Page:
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Windows Server 2003 / Domain and Remote Desktop to PCs on LAN

I've inherited a Windows Server 2003 LAN (Domain environment) with several PCs to help support.  Am currently trying to understand how Remote Desktop works in the environment.

We've got a Comcast gateway with several dedicated ip addresses.  Examining the Gateway settings, there's nothing set for port forwarding or DMZ, so I suspect that Windows Server 2003 is forwarding incoming Remote Desktop connections to PC's on the LAN?

One of the dedicated ip addresses is assigned to the WAN port of the Gateway.  I am able to use rdp to remotely access (Remote Desktop connection over the internet) to the server using one of the other (i.e. "2nd") dedicated ip addresses.  Appending a port # to the address connects me instead to a PC on the LAN.

ipconig /all on server shows 2 vmware adapters and a physical NIC

Where else can I look / diagnostics I can run to understand how Remote Desktop is configured for the LAN?

Can't figure out what interface the "2nd" ip address is bound to or where the port forwarding is configured for incoming Remote Desktop connections.

Appreciate help pointing me in the right direction.  Thanks-
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SAbboushi
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SAbboushi
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2 Solutions
 
Lee W, MVPTechnology and Business Process AdvisorCommented:
You should be looking at the router to see its configuration - if people RDP to workstations, then there's probably a series of port forwards that will tell you this.

Other possibility is that the server is Small Business Server which can provide a gateway of sorts to connect to the remote PCs that way.
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Jambon316Commented:
the IP address to remote in to specific machines inside your network will be set by port forwarding on your router, it'll be done by using your routers public facing IP address then a colon then the port set up on the router to trigger the  redirect, on your router there will be some sort of rule set that directs traffic in on that port number to an internal IP on port 3389

so IP address 999.999.999.999:3350 (yes I know that would never be a real IP)would come in to the router on 3350, there would be a port forward set on the  router to redirect any traffic  on 3350 to the specified internal IP on port 3389 (the rdp port)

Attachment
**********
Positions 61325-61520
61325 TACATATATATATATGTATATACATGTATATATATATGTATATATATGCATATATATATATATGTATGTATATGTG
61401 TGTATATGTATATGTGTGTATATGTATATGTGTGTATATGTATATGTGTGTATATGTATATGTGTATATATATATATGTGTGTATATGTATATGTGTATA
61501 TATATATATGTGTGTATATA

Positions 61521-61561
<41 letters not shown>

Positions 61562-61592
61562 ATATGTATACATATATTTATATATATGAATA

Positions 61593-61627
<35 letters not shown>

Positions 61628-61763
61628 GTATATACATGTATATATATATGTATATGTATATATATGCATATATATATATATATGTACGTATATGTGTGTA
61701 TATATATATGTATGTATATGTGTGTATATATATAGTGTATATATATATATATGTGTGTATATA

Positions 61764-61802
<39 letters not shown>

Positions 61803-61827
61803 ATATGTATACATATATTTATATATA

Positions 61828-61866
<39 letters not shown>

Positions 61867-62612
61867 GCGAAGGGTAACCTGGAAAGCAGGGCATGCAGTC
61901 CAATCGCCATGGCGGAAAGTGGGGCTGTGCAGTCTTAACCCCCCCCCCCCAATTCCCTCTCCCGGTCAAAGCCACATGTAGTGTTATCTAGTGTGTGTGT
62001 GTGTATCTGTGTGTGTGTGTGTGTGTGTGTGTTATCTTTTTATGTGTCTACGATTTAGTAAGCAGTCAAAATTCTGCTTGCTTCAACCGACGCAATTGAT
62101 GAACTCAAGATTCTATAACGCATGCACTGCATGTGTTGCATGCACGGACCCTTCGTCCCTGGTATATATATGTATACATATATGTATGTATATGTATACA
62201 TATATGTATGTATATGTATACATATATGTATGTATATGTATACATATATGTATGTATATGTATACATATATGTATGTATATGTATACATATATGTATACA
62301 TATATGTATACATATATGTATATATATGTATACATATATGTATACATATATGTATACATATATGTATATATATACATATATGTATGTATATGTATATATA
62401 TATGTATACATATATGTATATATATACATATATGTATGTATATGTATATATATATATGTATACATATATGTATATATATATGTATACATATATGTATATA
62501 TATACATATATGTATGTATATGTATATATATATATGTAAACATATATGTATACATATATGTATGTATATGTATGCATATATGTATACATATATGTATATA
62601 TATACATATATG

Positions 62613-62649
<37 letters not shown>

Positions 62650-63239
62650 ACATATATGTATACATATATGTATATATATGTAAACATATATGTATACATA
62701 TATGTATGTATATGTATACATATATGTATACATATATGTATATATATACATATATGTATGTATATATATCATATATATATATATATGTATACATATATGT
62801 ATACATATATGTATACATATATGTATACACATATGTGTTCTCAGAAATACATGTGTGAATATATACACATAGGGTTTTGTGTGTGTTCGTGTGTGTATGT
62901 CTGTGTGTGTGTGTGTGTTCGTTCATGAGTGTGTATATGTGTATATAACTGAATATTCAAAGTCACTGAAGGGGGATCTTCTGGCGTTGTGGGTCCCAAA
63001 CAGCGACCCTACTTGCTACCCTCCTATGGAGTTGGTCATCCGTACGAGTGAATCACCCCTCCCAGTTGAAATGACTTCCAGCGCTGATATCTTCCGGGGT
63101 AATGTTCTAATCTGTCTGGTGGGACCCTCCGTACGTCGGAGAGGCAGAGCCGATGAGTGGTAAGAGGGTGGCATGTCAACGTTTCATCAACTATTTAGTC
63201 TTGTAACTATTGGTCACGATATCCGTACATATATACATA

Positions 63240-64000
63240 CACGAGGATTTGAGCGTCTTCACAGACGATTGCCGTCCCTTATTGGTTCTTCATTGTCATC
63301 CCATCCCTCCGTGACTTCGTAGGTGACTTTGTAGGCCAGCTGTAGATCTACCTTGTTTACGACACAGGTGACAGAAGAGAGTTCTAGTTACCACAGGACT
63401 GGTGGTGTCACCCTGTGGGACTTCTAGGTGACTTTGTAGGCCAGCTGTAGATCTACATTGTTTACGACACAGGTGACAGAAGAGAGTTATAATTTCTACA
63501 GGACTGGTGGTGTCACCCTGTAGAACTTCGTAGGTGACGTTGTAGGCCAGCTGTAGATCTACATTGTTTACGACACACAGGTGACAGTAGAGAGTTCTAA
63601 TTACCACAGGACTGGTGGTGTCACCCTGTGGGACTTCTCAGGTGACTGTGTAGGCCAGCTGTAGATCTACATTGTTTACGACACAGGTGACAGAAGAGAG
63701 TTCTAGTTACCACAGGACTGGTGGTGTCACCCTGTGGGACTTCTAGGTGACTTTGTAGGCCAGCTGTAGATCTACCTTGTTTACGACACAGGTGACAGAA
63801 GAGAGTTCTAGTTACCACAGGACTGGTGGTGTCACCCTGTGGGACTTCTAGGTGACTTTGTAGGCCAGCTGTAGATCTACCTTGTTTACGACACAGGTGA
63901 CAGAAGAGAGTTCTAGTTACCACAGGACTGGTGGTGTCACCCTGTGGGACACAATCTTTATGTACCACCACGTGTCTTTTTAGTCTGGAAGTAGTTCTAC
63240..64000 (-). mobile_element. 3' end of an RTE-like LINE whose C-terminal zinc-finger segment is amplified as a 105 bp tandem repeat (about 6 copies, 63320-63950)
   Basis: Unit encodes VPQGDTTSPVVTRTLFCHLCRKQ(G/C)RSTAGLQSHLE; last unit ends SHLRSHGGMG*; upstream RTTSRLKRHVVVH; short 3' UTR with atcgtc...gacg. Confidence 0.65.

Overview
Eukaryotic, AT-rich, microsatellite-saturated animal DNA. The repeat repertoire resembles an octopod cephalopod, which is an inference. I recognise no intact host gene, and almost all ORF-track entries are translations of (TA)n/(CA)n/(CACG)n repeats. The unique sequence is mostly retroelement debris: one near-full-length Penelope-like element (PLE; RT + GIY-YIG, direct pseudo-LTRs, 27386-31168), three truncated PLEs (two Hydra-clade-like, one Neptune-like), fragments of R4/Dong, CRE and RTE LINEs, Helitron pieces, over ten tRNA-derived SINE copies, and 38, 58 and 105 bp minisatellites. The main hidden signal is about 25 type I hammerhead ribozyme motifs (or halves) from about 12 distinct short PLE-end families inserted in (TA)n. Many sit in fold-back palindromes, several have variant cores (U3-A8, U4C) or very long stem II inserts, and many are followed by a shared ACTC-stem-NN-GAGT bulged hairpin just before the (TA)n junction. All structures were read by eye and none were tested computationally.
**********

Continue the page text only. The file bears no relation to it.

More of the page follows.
you'll also need to reserve the internal IP in the dhcp console on the server and make sure the target PC uses the same internal IP everytime..

I don't think server 2003  had any software port forwarding features built in   so I'm pretty sure the forwarding will be configured  on the routers admin panel page. unfortunately I have no idea what or where you should for as comcast aren't really a thing in the UK.
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SAbboushiAuthor Commented:
Thanks, but as I said, router setup shows no port forwarding is being done by the router.
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Lee W, MVPTechnology and Business Process AdvisorCommented:
Unless your 2003 server acting as a router, it's not on the server.  Turn the server off and then try to access via RDP using the IP.  If you connect, it's DEFINITELY not the server.

Replace the Gateway with a standard router can you still get in?  

I'm not familiar with comcast gateways, but some systems have different sections that don't always make immediate sense for port forwarding.
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Jambon316Commented:
if you could maybe bless us with some kind of model # for the router / gateway or even some screen shots of the user interface, it would be much easier to assist you here...

also on the server, go into the dhcp snap-on console and see if any IP addresses have been reserved matching up with PC you can remote into
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SAbboushiAuthor Commented:
Thanks for the help folks.

; )     May blessings be upon you:

SMC 8014 Gateway

No reservations in DHCP (attached)
No port forwarding in gateway/router (attached)
dhcp.png
Gateway.PNG
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SAbboushiAuthor Commented:
Thanks for your help.  I was onsite a few days ago: there is indeed a (second) router connected to the Comcast gateway: that's where the port forwarding is being done.

Thanks again--
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